Basic Digital Coloring and Brush Adjustments




Compatible with Clip Studio Paint Ver. 1.10.10

Note: If your device has been updated from Ver. 1.10.9 or earlier, your sub tool groups may be different.


[1] Digital painting workflow

Here, we will introduce the basic steps of digital painting. While it is possible to paint in a manner similar to traditional mediums, digital painting offers unique features that can broaden your horizons.


The basic digital painting workflow combines several tools, as shown below.




● Basic painting workflow


(1) Paint the base color with the [Brush] tool. There isn’t any need to be accurate at this point. Try to lay down the rough shapes of the piece.


(2) To blend colors smoothly, use the [Blend] tool or a color mixing brush, and lightly brush over the edges.

Skip this procedure if you want to keep the brush textures.


(3) Clean up and adjust the shape outlines with the [Eraser] tool. If the background is already painted, use the background color for this step. Repeat steps (1) to (3) until you are satisfied with the results.


(4) Use the [Brush] tools or [Pen] tools with a small brush size to draw the details and highlights.


[2] What is a coloring brush?

Let's examine features of the brushes we used in the previous section.




(1) Color mixing/overlapping brushes


Clip Studio Paint offers brushes that can mix or overlap colors.


・Color mixing brushes

Most of the sub tools in the [Brush] tool's [Thick Paint] group are of this type. If you blend in blue over yellow, you can change the color while painting.


・Color overlapping brushes

Many of the sub tools in the [Watercolor] and [India ink] groups of the [Brush] tool, the [Airbrush] tool, and the [Pen] tool are of this type. If you paint blue over yellow, the colors will overlap without blending. If you paint with a brush with a high opacity, only the color painted on top will be visible.


Note: How to distinguish a color mixing brush from a color overlapping brush

Brushes that mix colors have the [Color Mixing] setting checked. If you look at the [Sub Tool Detail] palette > [Ink] category and notice that this function is checked, that brush is a mixing brush.

When the [Color Mixing] option is active, you can use the [Amount of Paint], [Density of Paint] and [Color stretch] options to fine-tune how colors will mix. Check the “Customizing the brush!” section for further details on these settings.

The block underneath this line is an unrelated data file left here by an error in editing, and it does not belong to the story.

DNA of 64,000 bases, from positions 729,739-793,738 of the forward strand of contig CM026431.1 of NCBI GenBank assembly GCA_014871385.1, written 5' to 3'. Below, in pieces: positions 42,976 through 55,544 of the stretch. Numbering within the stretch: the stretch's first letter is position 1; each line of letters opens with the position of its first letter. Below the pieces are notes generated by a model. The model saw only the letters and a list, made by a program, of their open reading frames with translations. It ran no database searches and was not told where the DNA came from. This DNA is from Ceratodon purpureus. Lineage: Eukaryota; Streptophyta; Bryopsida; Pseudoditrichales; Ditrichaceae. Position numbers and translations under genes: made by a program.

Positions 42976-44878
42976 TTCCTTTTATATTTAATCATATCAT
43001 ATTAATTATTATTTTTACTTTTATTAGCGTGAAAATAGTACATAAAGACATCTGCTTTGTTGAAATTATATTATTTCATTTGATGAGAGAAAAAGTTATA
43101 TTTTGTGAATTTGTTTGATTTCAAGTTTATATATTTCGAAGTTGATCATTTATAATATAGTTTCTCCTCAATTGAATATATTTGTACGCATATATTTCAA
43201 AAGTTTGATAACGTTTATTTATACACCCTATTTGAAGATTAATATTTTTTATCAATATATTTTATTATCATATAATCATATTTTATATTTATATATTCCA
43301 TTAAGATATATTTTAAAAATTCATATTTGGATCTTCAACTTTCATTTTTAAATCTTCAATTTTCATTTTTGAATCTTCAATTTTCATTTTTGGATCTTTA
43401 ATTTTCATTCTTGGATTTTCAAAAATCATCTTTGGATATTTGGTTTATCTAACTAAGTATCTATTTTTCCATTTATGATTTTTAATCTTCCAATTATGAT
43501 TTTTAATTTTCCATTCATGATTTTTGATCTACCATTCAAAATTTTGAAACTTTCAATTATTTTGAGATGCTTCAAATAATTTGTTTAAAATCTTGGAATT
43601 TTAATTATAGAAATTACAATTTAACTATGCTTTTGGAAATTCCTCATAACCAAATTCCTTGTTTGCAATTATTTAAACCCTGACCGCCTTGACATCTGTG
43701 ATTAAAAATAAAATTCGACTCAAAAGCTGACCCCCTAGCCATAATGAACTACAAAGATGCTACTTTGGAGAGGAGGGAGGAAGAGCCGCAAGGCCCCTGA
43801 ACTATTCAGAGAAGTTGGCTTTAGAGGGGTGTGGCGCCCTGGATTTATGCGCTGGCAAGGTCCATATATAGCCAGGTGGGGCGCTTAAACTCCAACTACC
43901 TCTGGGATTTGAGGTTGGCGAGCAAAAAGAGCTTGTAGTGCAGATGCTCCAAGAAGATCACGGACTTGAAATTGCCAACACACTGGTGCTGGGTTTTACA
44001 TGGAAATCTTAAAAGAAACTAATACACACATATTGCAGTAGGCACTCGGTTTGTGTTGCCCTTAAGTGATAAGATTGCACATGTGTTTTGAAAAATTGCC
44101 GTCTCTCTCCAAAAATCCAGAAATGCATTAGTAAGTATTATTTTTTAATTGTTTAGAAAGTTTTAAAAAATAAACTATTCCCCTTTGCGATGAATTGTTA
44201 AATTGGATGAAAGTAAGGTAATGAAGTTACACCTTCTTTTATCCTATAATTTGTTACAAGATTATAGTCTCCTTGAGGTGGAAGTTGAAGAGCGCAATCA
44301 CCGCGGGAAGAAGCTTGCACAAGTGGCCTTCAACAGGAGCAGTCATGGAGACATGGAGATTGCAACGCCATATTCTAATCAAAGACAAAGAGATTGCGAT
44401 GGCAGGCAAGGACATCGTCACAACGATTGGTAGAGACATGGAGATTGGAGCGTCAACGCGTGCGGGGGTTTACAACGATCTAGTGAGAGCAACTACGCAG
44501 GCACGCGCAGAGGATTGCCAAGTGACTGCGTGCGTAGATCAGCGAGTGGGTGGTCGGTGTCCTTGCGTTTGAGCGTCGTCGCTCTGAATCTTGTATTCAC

(2) Color blending brushes

If you want to blend colors or smooth the border between colors, use the subtools [Painterly blender] (Soothing watercolor), [Wet Bleed Blender], or [Textured Blender] under the [Blend] tool.

On devices running version 1.10.9 or earlier, the above sub tools are stored in the [Watercolor] group and [Real watercolor] group of the [Brush] tool.


These sub-tools cannot be used to color or draw on their own.




(3) Eraser brushes

If you want to erase or modify your drawing, use the [Eraser] tool sub tool or the [Brush] tool > [Watercolor] > [Watery brush]. You can also use it to lighten the color or adjust the shape.


Note: Master transparent color!

In Clip Studio Paint, any drawing tool can be used as an eraser by setting the drawing color to transparent.

You can select the transparent color from the bottom of the [Tool] palette or select the checkerboard pattern tile on a color palette.


Try the preset brushes out, and find one that you like!


[3] Using the right brush for the job

Although Clip Studio Paint comes with various preset brushes, a lot more are available on “Assets,” the CSP material sharing service.


Clip Studio Assets


You can access Clip Studio Assets from the menu on the left of the screen after launching Clip Studio.


On tablets: Tap the Clip Studio icon on the top of the screen and select the Clip Studio Assets button to open the website page in the browser.


Brushes can be created from scratch, but we recommend beginners to use premade brushes on Assets.


 How to use downloaded materials

Brushes downloaded from Assets are automatically added to the [Material] > [Download] palette.

To use them, first register those brush materials in the [Sub Tool] palette.


For tablet users: To register a brush material, select [Import sub tool material] from the top left menu of the [Sub Tool] palette.


Note: How to use an asset will vary depending on the type of material. Learn how to import and use downloaded materials in the following articles:

▼ How to download materials

▼ How to use downloaded materials


[4] Customizing brushes

Once you got used to brushes, let’s try customize them and make them easier to use.

Configure the brush settings from the [Tool Property] palette or the [Sub Tool Detail] palette.


The [Tool Property] palette displays the main customizable properties of the selected sub-tool.

The [Sub Tool Detail] palette displays all the customizable properties of the sub-tool.